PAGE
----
Ah, Roald Dahl, the beloved children’s author who was notorious for his dark sense of humor and uncanny use of horror in his books. His stories are a great introduction to the world of fantasy fiction and can broaden a child’s perspective of the reality in which they live.
Dahl’s books are filled with clever imagination, absurd humor, and his signature silly darkness that can leave quite the impression on young readers. Of course, what’s a story without a movie adaptation? Despite the fact that Dahl was not a fan of the book-to-movie transformations that his stories underwent, most of them are still worth a watch. So you’re probably wondering which Dahl combos are great starts for your youngster? Well, let me recommend these three:
The story of Matilda is definitely one worth knowing and reading (not that anything of Roald Dahl’s isn’t worth checking out, but you know what I mean). Matilda is a prodigal child whose talents and extraordinary intelligence go unnoticed by her wretched, self-centered parents and her psycho schoolmaster. Throughout the story, she is reminded that because she’s small, there’s nothing she can do to change her world around her. With the help of her teacher, Miss Honey, Matilda goes out of her way to prove to the big, bad adults in her life that she is capable of much more. Way more. Matilda teaches kids that no matter their size, they can always find ways to overcome certain obstacles in their life. The film version has become classic over the years and will win the heart of your mischievous little one (it’s also one of my personal favorites!).
Charlie and the Chocolate Factory/Willy Wonka and the Chocolate Factory
What kid wouldn’t like a book about a chocolate factory? Of course, knowing Roald Dahl there’s more to Charlie and the Chocolate Factory than the sweets. Here, your child will read about what makes a good kid and a bad kid, and the consequences that ensue when you’re a greedy, self-absorbed, spoiled brat. Essentially, your little one will learn about the beauty of karma.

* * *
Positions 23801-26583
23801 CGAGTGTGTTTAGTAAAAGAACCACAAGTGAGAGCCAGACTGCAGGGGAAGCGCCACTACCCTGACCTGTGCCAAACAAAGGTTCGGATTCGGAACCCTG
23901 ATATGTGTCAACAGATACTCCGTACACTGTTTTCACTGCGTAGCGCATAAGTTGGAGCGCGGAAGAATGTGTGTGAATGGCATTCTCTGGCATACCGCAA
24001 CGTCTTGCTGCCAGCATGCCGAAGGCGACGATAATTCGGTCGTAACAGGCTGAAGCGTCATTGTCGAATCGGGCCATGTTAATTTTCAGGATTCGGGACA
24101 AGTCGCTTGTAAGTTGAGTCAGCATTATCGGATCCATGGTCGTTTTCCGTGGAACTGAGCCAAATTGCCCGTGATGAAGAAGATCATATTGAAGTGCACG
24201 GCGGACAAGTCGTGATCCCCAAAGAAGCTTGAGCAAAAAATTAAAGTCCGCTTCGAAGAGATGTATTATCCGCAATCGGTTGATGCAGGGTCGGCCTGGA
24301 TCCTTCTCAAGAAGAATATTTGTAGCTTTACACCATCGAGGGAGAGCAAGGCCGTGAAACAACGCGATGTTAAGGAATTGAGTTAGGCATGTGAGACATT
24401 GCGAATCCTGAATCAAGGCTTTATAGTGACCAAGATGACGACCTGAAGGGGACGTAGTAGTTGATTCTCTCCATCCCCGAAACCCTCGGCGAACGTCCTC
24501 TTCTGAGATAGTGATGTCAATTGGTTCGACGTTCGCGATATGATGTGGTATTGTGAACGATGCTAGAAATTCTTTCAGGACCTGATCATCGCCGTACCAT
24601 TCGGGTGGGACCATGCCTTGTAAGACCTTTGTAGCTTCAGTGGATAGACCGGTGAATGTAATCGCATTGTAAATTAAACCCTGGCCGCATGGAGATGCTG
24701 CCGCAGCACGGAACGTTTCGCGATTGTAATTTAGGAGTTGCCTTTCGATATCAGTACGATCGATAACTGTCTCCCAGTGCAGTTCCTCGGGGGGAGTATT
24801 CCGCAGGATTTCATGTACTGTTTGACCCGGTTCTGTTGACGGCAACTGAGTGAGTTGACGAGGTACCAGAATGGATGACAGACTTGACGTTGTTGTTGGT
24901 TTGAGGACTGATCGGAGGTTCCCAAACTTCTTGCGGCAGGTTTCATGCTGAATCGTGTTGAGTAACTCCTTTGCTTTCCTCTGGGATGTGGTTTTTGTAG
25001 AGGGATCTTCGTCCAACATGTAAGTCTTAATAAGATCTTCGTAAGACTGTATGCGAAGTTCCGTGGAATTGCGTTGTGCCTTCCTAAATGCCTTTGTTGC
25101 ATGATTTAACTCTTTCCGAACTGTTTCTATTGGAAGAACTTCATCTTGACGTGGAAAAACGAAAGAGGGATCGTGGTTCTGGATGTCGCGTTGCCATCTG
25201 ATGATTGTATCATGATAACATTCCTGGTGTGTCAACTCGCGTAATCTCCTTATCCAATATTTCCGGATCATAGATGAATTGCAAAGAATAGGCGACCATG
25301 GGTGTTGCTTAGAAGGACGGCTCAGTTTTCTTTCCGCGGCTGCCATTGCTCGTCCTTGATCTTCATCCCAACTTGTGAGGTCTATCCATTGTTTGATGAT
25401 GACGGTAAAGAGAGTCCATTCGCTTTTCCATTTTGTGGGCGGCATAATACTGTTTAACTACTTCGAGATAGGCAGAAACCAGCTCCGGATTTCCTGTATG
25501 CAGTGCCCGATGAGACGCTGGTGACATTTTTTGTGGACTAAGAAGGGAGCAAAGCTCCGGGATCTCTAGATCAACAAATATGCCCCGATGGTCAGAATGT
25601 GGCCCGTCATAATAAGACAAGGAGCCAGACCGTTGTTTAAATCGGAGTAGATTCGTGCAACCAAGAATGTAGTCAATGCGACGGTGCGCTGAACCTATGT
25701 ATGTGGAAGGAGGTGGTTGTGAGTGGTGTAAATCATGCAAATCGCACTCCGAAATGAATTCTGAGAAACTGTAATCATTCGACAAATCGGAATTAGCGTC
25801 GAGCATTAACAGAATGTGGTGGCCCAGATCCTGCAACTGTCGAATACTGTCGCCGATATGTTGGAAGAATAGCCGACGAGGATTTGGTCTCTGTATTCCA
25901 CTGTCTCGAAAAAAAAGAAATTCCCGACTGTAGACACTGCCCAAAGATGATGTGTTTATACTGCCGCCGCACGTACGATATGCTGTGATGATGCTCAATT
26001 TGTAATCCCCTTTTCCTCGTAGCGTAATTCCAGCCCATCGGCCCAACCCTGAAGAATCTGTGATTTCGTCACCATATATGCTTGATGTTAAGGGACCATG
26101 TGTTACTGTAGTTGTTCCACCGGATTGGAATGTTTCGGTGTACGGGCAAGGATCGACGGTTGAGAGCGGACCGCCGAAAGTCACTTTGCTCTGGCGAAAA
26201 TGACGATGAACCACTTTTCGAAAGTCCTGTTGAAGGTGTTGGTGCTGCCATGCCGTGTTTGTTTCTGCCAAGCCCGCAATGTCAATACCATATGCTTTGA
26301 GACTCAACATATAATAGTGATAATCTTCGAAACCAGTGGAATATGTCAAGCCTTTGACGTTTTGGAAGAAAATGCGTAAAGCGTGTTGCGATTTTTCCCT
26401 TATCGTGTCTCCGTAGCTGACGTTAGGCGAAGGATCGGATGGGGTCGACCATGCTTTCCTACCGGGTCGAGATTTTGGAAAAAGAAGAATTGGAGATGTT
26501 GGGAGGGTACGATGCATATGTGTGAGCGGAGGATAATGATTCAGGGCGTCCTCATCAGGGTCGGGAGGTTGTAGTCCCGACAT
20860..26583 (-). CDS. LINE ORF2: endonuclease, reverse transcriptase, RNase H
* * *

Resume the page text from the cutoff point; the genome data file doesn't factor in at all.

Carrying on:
He/she will also come to realize that there are other children who aren’t as fortunate as they are and live in a much harsher reality. Charlie is depicted as a poor boy that lives in a rundown home and his family struggles to make ends meet. In the film adaptations of this book, you can visually see the contrast between Charlie and the other winners. The other kids are dressed in nice, expensive-looking attire (Veruca sports a lavish fur coat) while Charlie is humbly dressed in simple clothes. The book has a darker undertone than the Gene Wilder movie version, but the message comes across loud and clear in both versions – what goes around, comes around.
James and the Giant Peach
In James and the Giant Peach, we see another child who has been put in an unfortunate situation with a bleak outcome. After the death his parents, poor James faces verbal and physical child abuse by his cruel aunts on a daily basis and he has no friends since he’s not allowed to leave the property. Unlike Charlie, James’ outlook on life is pretty depressing. Who can blame him? The kid has no one to show him love and affection, which is what a growing child needs in life.
Like always, Roald Dahl takes his character on an adventure to escape his depressive life with lovable characters who act more like his family than his own aunts ever did. Moral of the story: Blood isn’t always thicker than water. Revenge is much sweeter in the book version, again Dahl always put his dark sense of humor in his writing, but the film version is just as awesome and enjoyable. Kids also learn an extra lesson from the feature film about facing your deepest fears.